issued a statement demanding that Gaddafi and his commanders and aides be put on
trial for “the mass killings in Libya.
“Gaddafi’s regime is now in the
trash of history because he betrayed his nation and his people,” Houni
Arab League Secretary-General Amr Moussa expressed deep concern on
Monday over the situation in Libya, Reuters reported, urging an immediate halt
to violence and calling for talks instead of confrontation.
“We are faced
with new circumstances in the region, and these circumstances demand dialogue
and not confrontation,” he said. “We are deeply concerned about the current
circumstances in Libya, and we are following the events with deep
A Libyan diplomat in China, Hussein el-Sadek el-Mesrati, told
Al-Jazeera, “I resigned from representing the government of Mussolini and
Two Mirage warplanes from the Libyan Air Force fled a Tripoli
air base and landed on the nearby island nation of Malta, and their pilots – two
colonels – asked for political asylum, Maltese military officials
Tripoli was largely shut down on Monday, with schools, government
offices and most stores closed, except for a few bakeries serving people
hunkered in their homes, residents said. Outside, armed members of
pro-government organizations called “Revolutionary Committees” circulated in the
streets hunting for protesters in Tripoli’s Old City, said one protester, named
Protesters planned new marches on Monday evening in Green Square
and at the leader’s residence.
A similar march the night before sparked
scenes of mayhem in the long heavily secured capital.
On Sunday evening,
protesters from across the city streamed into Green Square, all but taking over
the plaza and surrounding streets in the area between Tripoli’s Ottoman-era Old
City and its Italian-style downtown. That was when the backlash began, with
snipers firing down from rooftops and militiamen attacking the crowds, shooting
and chasing people down side streets.
Gaddafi supporters in pickup trucks
and cars raced through the square, shooting automatic weapons. “They were
driving like mad men searching for someone to kill... It was total chaos,
shooting and shouting,” one 28-year-old protester said.
reported seeing casualties, but the number could not be confirmed. One witness,
named Fathi, said he saw at least two he believed were dead and many more
wounded. After midnight, protesters took over the main Tripoli offices of two
state-run satellite stations, Al- Jamahiriya-1 and Al-Shebabiya, one witness
Fragmentation is a real danger in Libya, a country of deep tribal
divisions and a historic rivalry between Tripoli and Benghazi. The system of
rule created by Gaddafi – the “Jamahiriya,” or “rule by masses” – is highly
decentralized, run by “popular committees” in a complicated hierarchy that means
there is no real center of decision-making except Gaddafi, his sons and their
Seif al-Islam Gaddafi has often been put forward as the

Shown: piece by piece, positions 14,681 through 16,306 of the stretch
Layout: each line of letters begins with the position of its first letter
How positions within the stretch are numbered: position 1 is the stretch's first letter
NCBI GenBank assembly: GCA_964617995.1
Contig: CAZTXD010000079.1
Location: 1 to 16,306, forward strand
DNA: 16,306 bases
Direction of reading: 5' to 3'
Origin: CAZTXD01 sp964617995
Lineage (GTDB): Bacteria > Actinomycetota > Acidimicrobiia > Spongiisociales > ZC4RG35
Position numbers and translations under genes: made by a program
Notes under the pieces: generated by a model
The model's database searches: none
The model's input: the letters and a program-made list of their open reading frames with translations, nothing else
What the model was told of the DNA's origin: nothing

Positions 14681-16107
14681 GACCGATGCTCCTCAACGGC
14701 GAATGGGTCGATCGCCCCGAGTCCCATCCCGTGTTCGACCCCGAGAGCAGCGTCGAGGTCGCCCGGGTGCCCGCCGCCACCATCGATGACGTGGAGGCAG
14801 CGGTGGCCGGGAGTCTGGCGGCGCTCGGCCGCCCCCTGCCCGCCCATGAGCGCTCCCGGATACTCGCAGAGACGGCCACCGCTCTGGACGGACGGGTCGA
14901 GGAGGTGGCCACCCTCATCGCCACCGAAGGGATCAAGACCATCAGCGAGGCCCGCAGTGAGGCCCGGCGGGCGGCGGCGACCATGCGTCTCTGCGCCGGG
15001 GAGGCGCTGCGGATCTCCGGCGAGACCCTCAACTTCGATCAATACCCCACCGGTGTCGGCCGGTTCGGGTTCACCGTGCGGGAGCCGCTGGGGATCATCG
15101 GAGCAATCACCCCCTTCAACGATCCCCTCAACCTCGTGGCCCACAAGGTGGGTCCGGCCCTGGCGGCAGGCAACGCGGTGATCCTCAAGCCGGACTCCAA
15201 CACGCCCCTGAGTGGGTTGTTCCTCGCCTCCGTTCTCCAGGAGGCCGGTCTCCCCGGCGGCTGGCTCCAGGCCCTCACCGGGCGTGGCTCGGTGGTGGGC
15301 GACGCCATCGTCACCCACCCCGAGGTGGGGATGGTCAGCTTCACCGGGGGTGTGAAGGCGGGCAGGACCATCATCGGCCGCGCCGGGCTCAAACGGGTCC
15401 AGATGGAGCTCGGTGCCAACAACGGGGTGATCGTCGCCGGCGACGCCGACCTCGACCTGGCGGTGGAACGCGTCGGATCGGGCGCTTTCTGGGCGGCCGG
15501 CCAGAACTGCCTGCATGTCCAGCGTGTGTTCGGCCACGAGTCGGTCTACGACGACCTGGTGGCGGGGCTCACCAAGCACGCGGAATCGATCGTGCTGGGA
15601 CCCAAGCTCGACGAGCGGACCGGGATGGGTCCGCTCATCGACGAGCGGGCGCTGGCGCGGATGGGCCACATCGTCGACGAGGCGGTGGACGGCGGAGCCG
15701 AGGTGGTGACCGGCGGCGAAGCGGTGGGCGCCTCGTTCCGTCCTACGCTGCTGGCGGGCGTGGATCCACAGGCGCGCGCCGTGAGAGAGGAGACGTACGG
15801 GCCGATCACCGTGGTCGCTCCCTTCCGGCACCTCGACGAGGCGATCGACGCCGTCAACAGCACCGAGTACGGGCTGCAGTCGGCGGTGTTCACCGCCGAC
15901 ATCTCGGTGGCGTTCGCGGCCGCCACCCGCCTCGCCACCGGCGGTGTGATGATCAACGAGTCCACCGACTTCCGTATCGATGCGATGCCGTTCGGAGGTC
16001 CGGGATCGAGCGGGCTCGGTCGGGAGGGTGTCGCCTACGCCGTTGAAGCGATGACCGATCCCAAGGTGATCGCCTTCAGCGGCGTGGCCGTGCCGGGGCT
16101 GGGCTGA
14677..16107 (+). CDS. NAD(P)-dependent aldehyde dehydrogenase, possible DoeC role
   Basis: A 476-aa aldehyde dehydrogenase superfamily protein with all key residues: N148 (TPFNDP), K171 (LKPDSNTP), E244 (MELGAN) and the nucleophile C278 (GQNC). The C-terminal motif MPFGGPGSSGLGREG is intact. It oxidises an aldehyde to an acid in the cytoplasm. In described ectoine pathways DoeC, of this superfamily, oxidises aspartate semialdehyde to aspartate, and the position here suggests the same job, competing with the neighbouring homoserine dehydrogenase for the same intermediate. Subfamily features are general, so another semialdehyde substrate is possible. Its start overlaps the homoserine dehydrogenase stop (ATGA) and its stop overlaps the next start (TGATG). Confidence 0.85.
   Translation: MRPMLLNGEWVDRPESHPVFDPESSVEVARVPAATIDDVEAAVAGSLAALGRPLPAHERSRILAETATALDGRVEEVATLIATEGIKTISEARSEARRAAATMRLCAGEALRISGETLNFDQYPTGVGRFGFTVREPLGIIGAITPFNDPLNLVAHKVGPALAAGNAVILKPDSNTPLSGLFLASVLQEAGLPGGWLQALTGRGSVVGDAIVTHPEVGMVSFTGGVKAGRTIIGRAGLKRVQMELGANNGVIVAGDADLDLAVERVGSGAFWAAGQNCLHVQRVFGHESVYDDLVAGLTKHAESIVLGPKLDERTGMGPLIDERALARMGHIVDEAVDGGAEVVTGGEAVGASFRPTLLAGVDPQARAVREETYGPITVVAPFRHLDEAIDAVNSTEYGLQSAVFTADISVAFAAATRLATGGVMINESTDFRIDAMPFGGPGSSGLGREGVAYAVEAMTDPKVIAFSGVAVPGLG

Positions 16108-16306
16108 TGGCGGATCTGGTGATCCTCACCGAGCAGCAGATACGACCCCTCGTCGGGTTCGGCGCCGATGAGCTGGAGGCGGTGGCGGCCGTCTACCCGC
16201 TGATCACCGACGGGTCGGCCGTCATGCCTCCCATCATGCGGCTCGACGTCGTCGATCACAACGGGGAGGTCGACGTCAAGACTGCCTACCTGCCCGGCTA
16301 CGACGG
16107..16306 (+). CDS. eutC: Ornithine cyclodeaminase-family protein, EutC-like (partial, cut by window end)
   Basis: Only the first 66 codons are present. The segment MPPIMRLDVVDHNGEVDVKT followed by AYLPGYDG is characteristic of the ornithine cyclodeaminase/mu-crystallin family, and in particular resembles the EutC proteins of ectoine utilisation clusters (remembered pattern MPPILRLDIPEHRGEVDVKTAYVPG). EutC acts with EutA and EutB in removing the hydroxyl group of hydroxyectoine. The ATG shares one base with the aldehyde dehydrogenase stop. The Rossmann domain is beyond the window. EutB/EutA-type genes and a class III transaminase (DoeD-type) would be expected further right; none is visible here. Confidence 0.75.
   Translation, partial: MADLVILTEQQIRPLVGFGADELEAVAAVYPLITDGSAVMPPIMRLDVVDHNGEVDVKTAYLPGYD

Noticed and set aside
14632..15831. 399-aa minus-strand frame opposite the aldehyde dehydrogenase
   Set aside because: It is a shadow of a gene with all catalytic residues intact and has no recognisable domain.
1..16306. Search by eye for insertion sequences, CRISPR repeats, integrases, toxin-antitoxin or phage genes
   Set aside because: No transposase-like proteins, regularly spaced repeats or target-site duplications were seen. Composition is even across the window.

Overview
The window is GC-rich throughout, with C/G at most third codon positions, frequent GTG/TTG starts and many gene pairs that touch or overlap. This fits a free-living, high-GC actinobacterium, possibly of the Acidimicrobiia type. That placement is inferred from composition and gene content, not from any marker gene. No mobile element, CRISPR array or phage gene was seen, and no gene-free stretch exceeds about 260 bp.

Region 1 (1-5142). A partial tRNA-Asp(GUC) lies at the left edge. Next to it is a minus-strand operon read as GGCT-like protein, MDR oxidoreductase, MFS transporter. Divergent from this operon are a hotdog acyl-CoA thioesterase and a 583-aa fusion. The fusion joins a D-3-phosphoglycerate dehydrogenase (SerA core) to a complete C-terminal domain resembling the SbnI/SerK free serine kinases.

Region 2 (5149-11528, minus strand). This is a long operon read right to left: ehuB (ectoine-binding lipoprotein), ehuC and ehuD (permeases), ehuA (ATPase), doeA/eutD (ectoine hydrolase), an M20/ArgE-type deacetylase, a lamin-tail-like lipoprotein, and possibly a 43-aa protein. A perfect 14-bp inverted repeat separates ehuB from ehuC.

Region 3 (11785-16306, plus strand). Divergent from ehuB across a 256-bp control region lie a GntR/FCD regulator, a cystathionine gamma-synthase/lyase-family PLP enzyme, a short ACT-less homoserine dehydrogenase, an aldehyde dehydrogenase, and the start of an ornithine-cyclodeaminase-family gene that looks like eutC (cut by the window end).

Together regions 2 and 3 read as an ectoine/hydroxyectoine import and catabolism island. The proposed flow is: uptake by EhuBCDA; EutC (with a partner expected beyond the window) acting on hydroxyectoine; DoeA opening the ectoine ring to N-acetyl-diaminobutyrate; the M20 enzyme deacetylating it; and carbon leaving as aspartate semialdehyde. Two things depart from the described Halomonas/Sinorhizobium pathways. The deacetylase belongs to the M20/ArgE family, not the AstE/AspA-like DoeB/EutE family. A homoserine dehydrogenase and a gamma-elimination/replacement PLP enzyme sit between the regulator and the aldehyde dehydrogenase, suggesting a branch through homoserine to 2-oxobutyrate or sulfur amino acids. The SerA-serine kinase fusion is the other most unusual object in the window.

regime’s face of reform and is often cited as a likely successor to his father.
His younger brother Mutassim is the national security adviser, with a strong
role in the military and security forces, and another brother, Khamis, heads the
army’s 32nd Brigade, which according to US diplomats is the best trained and
best equipped force in the military.
The revolt in Benghazi and other
cities in the east illustrated the possibility of the country
In Benghazi, cars honked their horns in celebration and
protesters in the streets chanted “Long live Libya” on Monday after bloody
clashes on Sunday that killed at least 60 people as security forces defending
besieged stations opened fire with heavy caliber machine guns and anti-aircraft
Benghazi’s airport was closed, according to an airport official in
Cairo. A Turkish Airlines flight trying to land in Benghazi to evacuate Turkish
citizens on Monday was turned away, told by ground control to circle over the
airport then to return to Istanbul.
There were fears of chaos as young
men – including regime supporters – seized weapons from the Katiba and other
captured security buildings. “The youths now have arms and that’s worrying,”
said Iman, a doctor at the main hospital.
“We are appealing to the wise
men of every neighborhood to rein in the youths.”
Youth volunteers were
directing traffic and guarding homes and public facilities, said Najla, a lawyer
and university lecturer in Benghazi. She and other locals said police had
disappeared from the streets.
After seizing the Katiba, protesters found
the bodies of 13 uniformed security officers inside who had been handcuffed and
shot in the head, then set on fire, said Hassan, a doctor. He said protesters
believed the 13 had been executed by fellow security men for refusing to attack
Gaddafi was last seen on Friday, when riding atop a truck he
passed through crowds of his own cheering supporters near Tripoli’s Green
Square. He did not speak publicly at the event, and has not been seen
Venezuela’s information minister on Monday denied suggestions that
Gaddafi was headed to the South American country.
Andres Izarra said in
an email sent to The Associated Press that “it’s false” that Gaddafi is flying
He did not elaborate.
Izarra was responding to
inquiries about a statement by Britain’s Foreign Secretary William Hague, who
said he had seen “some information to suggest” Gaddafi was on his way to
Venezuelan President Hugo Chavez is an ally of
Chavez, who shares Gaddafi’s antagonistic stance toward the
United States, last met with his Libyan counterpart in October during a trip to
Tripoli, where officials signed economic cooperation agreements.
his visit to Libya, Chavez received an honorary degree from Tripoli’s Academy of